BACKGROUND: Fosphenytoin, phosphate ester pro-drug of phenytoin, was developed to overcome complications associated with parenteral phenytoin administration in treatment of acute symptomatic seizures, short-term prophylaxis and treatment of repetitive or prolonged seizures and status epilepticus. OBJECTIVE: To evaluate the current position of fosphenytoin in treatment algorithms compared to phenytoin... CONCLUSION: Published literature shows that intravenous fosphenytoin has a similar adverse effect profile than phenytoin when it is administered as recommended. There is no evidence of clear benefit that would justify the higher price of the fosphenytoin compared to phenytoin.
Clinical Trials Related to Cerebyx (Fosphenytoin)
Comparison Between Lorazepam, Clonazepam and Clonazepam + Fosphenytoin for the Treatment of Out-of-hospital Generalized Status Epilepticus [Recruiting]
The main purpose of this study is to know on one hand if lorazepam is more (effective) than
clonazepam and on the other hand if lorazepam is also effective as the association
clonazepam + fosphenytoin in out-of-hospital treatment of the generalized convulsive status
epilepticus in adult patients.
IV Keppra in the Emergency Department for Prevention of Early Recurrent Seizures [Completed]
This study is looking at three seizure medicines. Patients with seizures are usually
treated with phenytoin (Dilantin) or Fosphenytoin. These medicines can be given
intravenously (IV)or by mouth. Another seizure medicine, levetiracetam (Keppra) can now be
given this way also. This study will compare IV phenytoin (Dilantin) and IV fosphenytoin to
levetiracetam (Keppra) in patients who have had a recent seizure. Only patients with a
history of seizures can be involved. The patient must present to the emergency department
within 4 hours of a seizure. The purpose of this study is to compare these three drugs,
phenytoin (Dilantin), fosphenytoin, and levetiracetam (Keppra). The investigators are
looking to see if these drugs can prevent another seizure in the next 24 hours. We are also
looking for any possible side effects.
Established Status Epilepticus Treatment Trial [Not yet recruiting]
The primary objective is to determine the most effective and/or the least effective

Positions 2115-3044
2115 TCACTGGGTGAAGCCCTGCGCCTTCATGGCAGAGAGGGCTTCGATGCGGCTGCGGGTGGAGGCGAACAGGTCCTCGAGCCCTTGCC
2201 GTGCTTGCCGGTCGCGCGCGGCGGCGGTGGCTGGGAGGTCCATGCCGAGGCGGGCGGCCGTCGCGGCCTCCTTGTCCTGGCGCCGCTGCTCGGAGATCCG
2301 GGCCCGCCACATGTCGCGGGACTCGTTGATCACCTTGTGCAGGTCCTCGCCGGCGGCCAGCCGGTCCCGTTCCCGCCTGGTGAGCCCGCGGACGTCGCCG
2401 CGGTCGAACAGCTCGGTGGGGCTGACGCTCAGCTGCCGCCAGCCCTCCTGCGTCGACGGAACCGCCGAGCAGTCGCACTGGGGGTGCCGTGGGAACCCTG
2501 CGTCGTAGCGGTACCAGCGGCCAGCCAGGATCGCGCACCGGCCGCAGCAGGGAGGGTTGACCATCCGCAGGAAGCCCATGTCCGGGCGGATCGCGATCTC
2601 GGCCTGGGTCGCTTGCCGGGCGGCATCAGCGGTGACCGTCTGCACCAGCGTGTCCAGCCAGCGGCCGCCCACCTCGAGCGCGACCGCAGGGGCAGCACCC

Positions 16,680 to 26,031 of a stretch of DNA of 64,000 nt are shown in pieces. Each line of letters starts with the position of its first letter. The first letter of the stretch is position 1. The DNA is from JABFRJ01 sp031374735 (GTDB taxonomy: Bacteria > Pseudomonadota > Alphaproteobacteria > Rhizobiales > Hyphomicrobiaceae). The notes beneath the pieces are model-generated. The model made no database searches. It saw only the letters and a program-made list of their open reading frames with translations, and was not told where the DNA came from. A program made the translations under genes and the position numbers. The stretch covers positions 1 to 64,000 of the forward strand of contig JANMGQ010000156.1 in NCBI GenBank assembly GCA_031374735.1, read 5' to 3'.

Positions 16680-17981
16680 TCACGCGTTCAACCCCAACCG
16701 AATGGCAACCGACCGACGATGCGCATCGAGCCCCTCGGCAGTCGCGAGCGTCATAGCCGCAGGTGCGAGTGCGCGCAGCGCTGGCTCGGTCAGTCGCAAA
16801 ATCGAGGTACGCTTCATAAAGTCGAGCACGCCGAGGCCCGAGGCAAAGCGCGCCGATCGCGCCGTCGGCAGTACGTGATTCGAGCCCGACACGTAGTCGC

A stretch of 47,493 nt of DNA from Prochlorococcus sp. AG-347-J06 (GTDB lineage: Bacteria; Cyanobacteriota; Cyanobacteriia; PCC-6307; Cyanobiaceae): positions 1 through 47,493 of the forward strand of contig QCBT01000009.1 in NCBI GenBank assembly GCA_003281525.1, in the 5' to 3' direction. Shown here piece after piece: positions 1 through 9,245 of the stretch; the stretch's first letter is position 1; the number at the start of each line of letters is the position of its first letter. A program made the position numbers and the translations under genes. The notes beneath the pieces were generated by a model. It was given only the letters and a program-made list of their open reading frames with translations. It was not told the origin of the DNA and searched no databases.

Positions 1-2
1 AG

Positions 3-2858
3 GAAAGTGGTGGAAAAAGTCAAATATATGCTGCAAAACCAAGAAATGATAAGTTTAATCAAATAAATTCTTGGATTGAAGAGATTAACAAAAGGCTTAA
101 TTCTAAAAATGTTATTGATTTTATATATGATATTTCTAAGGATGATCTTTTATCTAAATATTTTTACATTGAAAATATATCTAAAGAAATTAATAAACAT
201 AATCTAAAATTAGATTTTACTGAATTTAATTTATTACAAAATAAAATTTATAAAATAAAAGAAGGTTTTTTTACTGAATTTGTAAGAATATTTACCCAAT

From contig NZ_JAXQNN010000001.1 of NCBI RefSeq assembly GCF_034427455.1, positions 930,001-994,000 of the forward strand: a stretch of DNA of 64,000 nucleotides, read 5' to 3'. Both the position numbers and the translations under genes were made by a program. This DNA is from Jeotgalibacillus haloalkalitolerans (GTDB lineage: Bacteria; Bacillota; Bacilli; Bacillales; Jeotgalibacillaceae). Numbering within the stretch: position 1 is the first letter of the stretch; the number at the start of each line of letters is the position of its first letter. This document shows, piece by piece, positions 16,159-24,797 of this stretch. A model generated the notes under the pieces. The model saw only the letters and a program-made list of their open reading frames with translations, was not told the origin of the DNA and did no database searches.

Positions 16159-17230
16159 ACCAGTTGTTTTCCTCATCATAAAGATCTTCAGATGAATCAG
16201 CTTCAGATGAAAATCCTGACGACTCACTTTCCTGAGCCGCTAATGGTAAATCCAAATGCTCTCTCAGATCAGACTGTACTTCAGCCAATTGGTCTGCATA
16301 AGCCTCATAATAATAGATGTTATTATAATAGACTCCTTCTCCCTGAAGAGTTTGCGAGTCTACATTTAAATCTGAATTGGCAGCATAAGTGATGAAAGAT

treatment of benzodiazepine-refractory status epilepticus (SE) among patients older than 2
years. There are three active treatment arms being compared: fosphenytoin
(FOS),levetiracetam (LEV), and valproic acid (VPA).
The second objective is comparison of three drugs with respect to secondary outcomes.
The final objective is to ensure that the trial is informative for treatment of established
SE in children by describing the effectiveness, safety, and rate of adverse reactions of
these drugs in children.
The Study of NPC-06 - Investigation of Safety, Efficacy and Pharmacokinetics of Fosphenytoin [Completed]
The study is to evaluate safety, efficacy and pharmacokinetics of intravenously administered
fosphenytoin in patients with neurosurgery, head trauma, epilepsy or status epilepticus who
are requiring a loading dose of phenytoin.
Intravenous Lacosamide Compared With Fosphenytoin in the Treatment of Patients With Frequent Nonconvulsive Seizures [Active, not recruiting]
This a phase 2 study comparing the efficacy of intravenous (IV) lacosamide (LCM) with IV
fosphenytoin (fPHT) in controlling frequent nonconvulsive seizures (NCSs), the Adverse
Events profile of LCM compared with fPHT when used to treat frequent NCSs, and length of
stay in an intensive care unit for subjects treated with LCM versus subjects treated with
fPHT. The trial will include a preacute-treatment period, an acute-treatment period, a
postacute-treatment period, and a long-term follow-up period.
Page last updated: 2014-11-30